What can I grill that will take me forever?
May 9, 2012 9:05 PM   Subscribe

Wife gone for the weekend: What is the most complex, time consuming recipe you have tried for any type of meat/fish/poultry on a grill?

I love to grill and I have the entire weekend to myself with no work to be done and would like to try something really complicated (and good) on the grill. Anything that can be done in a weekend would be great or something that takes ten minutes to grill but hours to prepare would be great too. I want to do something out of the ordinary. I have grilled plenty of steaks, tenderloins, fish and chicken and have smoked plenty of briskets, ribs and boston butt's. I have a full range of spices in my cabinet and live within walking distance of a Whole Foods so any manner of crazy ingredients are fine. I would like the overall process to be time consuming. I find the prep and actual grill work cathartic. Also, I would prefer stuff that you have actually tried rather than just a link to a recipe page. Family recipes and the like would be awesome.

So throw your craziest shit at me, I wanna grill it.
posted by holdkris99 to Food & Drink (14 answers total) 15 users marked this as a favorite

Whole pig, Rotisserie!
posted by Sunburnt at 9:13 PM on May 9, 2012

A really extravagant kebab-party could be awesome. Invite some friends, tell them to bring beer and kebab ingredients, and then have everyone mix and match and spend a few hours in the afternoon grilling, talking, and eating.
posted by Strass at 9:19 PM on May 9, 2012

Cochinita pibil is not the most complicated thing ever, but it takes some time if you make your own achiote paste. After marinating, the pork is wrapped in banana leaves before going on the grill. I've made it with pork chops instead of pork shoulder, following the recipe above for the paste.
posted by oneirodynia at 9:21 PM on May 9, 2012

posted by nickrussell at 9:41 PM on May 9, 2012

Also, we mashed up technique from Scott's 8-hour BBQ Brisket with Bobby Flay's coffee rub and a hoppy beer baste (just beer as a bit of the rub comes off; salting and peppering brisket when coals were added, for good measure) for indescribably delicious results.

It was rounded out with focaccia bread baked on the grill as well. No secret here, standard recipe, baked for 20 minutes. The brisket had not been basted for about half-hour before the bread went on, and we did not baste whilst the bread was on.
posted by nickrussell at 10:16 PM on May 9, 2012

- What kind of grill are we talking about - charcoal/hardwood or gas?

- How many people do you want to serve in the end?

I really need to know. I LOVE fussy food. Especially fussy meat. Heat control and smoking ability play a factor here.....
posted by jbenben at 10:41 PM on May 9, 2012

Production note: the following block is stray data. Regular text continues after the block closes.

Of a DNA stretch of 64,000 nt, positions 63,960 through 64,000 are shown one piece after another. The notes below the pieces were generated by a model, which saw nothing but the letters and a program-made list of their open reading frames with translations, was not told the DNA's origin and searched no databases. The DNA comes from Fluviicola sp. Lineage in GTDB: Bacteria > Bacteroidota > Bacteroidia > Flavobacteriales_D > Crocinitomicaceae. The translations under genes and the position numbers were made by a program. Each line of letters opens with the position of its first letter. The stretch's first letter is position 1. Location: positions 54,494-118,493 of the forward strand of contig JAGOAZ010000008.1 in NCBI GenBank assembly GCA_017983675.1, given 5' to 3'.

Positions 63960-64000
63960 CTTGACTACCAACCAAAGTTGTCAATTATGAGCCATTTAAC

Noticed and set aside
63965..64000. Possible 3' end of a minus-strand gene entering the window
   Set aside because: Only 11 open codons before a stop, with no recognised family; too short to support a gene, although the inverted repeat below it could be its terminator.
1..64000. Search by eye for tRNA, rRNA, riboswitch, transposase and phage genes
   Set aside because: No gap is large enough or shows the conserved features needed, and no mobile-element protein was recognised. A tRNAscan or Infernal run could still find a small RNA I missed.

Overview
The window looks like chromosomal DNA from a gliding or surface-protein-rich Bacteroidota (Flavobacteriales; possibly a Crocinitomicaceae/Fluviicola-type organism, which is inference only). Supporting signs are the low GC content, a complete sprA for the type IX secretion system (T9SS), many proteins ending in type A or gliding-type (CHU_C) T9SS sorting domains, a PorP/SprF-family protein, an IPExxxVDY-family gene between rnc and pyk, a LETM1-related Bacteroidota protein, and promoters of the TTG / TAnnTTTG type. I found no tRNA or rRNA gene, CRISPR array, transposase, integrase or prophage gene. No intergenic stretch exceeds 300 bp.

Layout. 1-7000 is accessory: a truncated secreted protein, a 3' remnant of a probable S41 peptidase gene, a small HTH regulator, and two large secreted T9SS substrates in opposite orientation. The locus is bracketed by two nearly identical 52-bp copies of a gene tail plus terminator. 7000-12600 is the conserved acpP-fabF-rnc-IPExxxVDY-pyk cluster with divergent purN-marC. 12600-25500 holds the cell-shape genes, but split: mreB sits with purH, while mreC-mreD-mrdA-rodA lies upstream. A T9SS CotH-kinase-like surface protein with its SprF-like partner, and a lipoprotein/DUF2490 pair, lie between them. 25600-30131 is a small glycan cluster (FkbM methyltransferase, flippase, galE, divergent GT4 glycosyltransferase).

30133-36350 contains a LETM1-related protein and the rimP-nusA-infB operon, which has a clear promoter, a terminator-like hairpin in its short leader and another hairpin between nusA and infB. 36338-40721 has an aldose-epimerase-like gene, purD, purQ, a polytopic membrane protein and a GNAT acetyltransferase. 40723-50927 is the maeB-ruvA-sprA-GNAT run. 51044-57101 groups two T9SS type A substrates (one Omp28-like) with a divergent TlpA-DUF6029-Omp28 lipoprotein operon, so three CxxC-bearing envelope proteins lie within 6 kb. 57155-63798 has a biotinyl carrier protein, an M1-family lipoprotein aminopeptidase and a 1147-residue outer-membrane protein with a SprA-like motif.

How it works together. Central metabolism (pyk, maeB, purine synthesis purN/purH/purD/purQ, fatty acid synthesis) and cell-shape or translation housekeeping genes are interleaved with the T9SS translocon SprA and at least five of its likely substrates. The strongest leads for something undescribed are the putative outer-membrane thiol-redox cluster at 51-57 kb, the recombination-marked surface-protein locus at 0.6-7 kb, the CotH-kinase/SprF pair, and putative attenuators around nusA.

Are you sitting down? How about a Turbaconducken?

You'll need to convert recipe from oven-baked to low fire grilled.
posted by artdrectr at 11:35 PM on May 9, 2012 [1 favorite]

Rosvopaisti is a popular Finnish version of the underground roast, although it's really a cooking method rather than a recipe. In this Flickr set you'll see it demonstrated with a relatively small lamb roast; it's also possible to roast an entire animal of your choice (although pork is said to be the easiest, and very lean meat such as game may need some fatty stuff such as bacon to keep it from drying). Here's a video in which the guy has actually built a neat little underground oven of sorts with bricks, but just any kind of largish rocks will do too for the pit. His trick of using wire mesh as the final layer of wrapping is handy, though. First heating the pit properly requires several hours already (which you can use to marinate the meat if you wish), and the roasting itself (with the fire still going on top of the pit) takes I think about 1-1,5 h / kg.

In the more primitive method, the (unskinned) carcass was simply covered with an inch of wet clay in stead of wrapping it up with foil and paper the way people do nowadays; as the clay dries it's supposed to form a hard ceramic crust around the roast which you can just break and remove in the end. The hair (or feathers) supposedly stick to the clay crust so you don't need to remove them beforehand. (Disclaimer, I've never made this using the old method though, so this is just hearsay and for all I know, it might result in a horrid mess.)
posted by sively at 1:47 AM on May 10, 2012

The ne plus ultra of wife's-away outdoor meat preparation is Alton Brown's Turkey Derrick. Be sure to get the spinning beacon light.
posted by apparently at 6:58 AM on May 10, 2012 [1 favorite]

I vote the shooter sandwich.
posted by beccaj at 7:57 AM on May 10, 2012

Response by poster: I have a charcoal grill with a side smoker attachment thingy
posted by holdkris99 at 11:23 AM on May 10, 2012

Response by poster: Really I am just cooking for myself, but can eat left overs forever, so a large piece of meat would be just fine
posted by holdkris99 at 11:24 AM on May 10, 2012

Smoking a whole turkey can be time consuming and fun. Just a simple salt rub on the outside and keep the temperature steady (which an be a challenge on a cheap smoker). Awesome leftovers for days.
posted by sharkhunt at 1:24 PM on May 11, 2012

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